Hearing Date30 August 2023
IssuerWorkplace Safety and Insurance Appeals Tribunal of Ontario
Decision No. 1868/21R

WORKPLACE SAFETY AND INSURANCEAPPEALS TRIBUNAL

Decision No. 1868/21R

BEFORE: M. Crystal: Vice-Chair

HEARING: August 30, 2023 at Toronto

Written

DATE OF DECISION: December 20, 2023

NEUTRAL CITATION: 2023 ONWSIAT 1932

DECISION(S) UNDER APPEAL: Worker request for reconsideration of Decision No. 1868/21, dated March 23, 2022

APPEARANCES:

For the worker: Self-represented

For the employer: Did not participate

Interpreter: N/A

REASONS

  1. Introduction to the reconsideration proceedings
  1. The worker’s request for reconsideration was considered as a written case in Toronto on August 30, 2023. The worker has requested that the Tribunal reconsider Decision No. 1868/21, 2022 ONWSIAT 480 dated March 23, 2022. Decision No. 1868/21 determined that the worker is not entitled to benefits for blood clots as a secondary condition as causally related to the compensable workplace accident of November 4, 1983, or in the alternative, as a result of physiotherapy treatment in May 1989.
  2. I had before me the original case materials that were before the hearing Panel, as well as the Reconsideration Record, dated August 2, 2023. The Reconsideration Record included Decision No. 1868/21; written submissions prepared by the worker; the original case materials including medical reports, which were before the Panel; correspondence from the worker and from the Tribunal related to the processing of the worker’s request for reconsideration; and other related materials.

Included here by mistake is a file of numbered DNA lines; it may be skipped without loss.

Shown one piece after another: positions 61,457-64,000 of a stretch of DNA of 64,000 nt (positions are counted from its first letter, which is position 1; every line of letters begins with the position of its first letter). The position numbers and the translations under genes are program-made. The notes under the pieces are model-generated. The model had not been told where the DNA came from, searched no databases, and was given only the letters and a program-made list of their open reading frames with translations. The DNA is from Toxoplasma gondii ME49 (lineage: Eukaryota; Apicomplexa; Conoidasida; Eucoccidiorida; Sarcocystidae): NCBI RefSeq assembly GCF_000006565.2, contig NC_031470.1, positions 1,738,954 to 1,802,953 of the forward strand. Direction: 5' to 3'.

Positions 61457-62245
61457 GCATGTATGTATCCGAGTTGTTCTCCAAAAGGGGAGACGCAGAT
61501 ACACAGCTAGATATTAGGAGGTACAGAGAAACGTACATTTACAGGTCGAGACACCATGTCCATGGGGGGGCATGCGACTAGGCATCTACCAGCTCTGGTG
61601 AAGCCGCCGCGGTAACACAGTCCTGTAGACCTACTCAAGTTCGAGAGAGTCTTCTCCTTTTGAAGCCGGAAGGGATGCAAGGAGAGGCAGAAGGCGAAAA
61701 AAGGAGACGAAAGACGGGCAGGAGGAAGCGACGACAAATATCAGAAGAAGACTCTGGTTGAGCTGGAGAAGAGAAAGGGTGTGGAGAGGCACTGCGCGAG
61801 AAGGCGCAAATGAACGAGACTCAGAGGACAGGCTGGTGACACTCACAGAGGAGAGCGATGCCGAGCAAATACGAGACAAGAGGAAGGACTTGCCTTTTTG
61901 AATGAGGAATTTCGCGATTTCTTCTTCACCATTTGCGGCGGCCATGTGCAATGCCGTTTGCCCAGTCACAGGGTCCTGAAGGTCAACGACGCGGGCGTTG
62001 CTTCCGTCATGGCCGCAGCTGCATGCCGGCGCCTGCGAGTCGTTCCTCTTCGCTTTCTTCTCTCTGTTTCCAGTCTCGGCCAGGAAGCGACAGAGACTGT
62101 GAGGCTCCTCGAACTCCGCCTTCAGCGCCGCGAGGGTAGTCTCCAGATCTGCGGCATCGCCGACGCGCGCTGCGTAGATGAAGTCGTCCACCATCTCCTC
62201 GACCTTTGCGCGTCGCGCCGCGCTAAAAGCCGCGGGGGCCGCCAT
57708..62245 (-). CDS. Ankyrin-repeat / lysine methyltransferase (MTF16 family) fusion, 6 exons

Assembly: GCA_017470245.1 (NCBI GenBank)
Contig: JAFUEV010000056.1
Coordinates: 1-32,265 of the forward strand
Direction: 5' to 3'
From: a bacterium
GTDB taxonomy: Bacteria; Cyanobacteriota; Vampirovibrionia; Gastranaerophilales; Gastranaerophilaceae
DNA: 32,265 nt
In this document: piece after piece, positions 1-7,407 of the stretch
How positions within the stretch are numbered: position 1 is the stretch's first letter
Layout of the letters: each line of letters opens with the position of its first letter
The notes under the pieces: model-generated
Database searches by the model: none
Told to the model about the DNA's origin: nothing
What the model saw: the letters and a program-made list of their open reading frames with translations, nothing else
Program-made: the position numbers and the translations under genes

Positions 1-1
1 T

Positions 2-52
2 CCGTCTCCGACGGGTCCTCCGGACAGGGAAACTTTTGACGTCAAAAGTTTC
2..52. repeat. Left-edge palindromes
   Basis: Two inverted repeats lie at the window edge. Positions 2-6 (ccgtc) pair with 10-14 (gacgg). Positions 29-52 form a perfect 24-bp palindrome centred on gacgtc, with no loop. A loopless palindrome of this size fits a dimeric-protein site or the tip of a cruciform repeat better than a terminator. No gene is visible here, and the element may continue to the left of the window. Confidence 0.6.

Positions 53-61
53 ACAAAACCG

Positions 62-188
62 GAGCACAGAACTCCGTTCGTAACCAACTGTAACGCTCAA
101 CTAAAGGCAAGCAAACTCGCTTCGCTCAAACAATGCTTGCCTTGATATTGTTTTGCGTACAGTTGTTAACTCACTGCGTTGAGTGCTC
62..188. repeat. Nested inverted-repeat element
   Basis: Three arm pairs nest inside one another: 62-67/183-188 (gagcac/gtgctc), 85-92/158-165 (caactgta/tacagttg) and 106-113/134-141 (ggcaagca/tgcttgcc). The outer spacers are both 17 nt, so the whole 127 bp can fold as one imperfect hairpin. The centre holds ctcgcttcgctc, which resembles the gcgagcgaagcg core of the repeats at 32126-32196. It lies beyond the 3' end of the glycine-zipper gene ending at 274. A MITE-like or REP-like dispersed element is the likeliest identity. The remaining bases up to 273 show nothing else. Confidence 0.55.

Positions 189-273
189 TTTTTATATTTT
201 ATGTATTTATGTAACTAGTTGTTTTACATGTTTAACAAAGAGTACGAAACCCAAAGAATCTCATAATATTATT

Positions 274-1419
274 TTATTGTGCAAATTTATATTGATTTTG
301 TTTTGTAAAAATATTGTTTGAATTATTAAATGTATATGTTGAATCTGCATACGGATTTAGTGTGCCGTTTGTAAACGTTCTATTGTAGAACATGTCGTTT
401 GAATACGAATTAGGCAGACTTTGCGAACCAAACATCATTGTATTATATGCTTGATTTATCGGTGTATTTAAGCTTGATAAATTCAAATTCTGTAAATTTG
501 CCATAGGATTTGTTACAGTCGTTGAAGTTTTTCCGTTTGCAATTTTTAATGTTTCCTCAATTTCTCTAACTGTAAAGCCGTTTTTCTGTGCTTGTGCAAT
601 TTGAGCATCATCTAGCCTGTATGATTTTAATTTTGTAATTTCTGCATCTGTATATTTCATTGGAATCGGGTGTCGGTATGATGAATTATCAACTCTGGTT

(ii) The reconsideration test

  1. The Workplace Safety and Insurance Act and the Workers’ Compensation Act provide that the Appeals Tribunal’s decisions shall be final. However, section 129 of the Workplace Safety and Insurance Act and sections 70 and 92 of the Workers’ Compensation Act provide that the Tribunal may reconsider its decisions "at any time if it considers it advisable to do so". Because of the need for finality in the appeal process, the Tribunal has developed a high standard of review, or threshold test, which it applies when it is asked to reconsider a decision.
  2. Generally, the Tribunal must find that there is a significant defect in the administrative process or content of the decision which, if corrected, would probably change the result of the original decision. The error and its effects must be significant enough to outweigh the general importance of decisions being final and the prejudice to any party of the decision being re-opened. The threshold test has been discussed in some detail in Decision Nos. 72R (1986), 1986 CANLII 623 (ON WSIAT), 18 W.C.A.T.R. 1; 72R2 (1986), 1986 CANLII 226 (ON WSIAT), 18 W.C.A.T.R. 26; 95R (1989), 1989 CANLII 1835 (ONWSIAT), 11 W.C.A.T.R. 1; and 850/87R (1990), 1990 CanLII 5009 (ON WSIAT), 14 W.C.A.T.R. 1.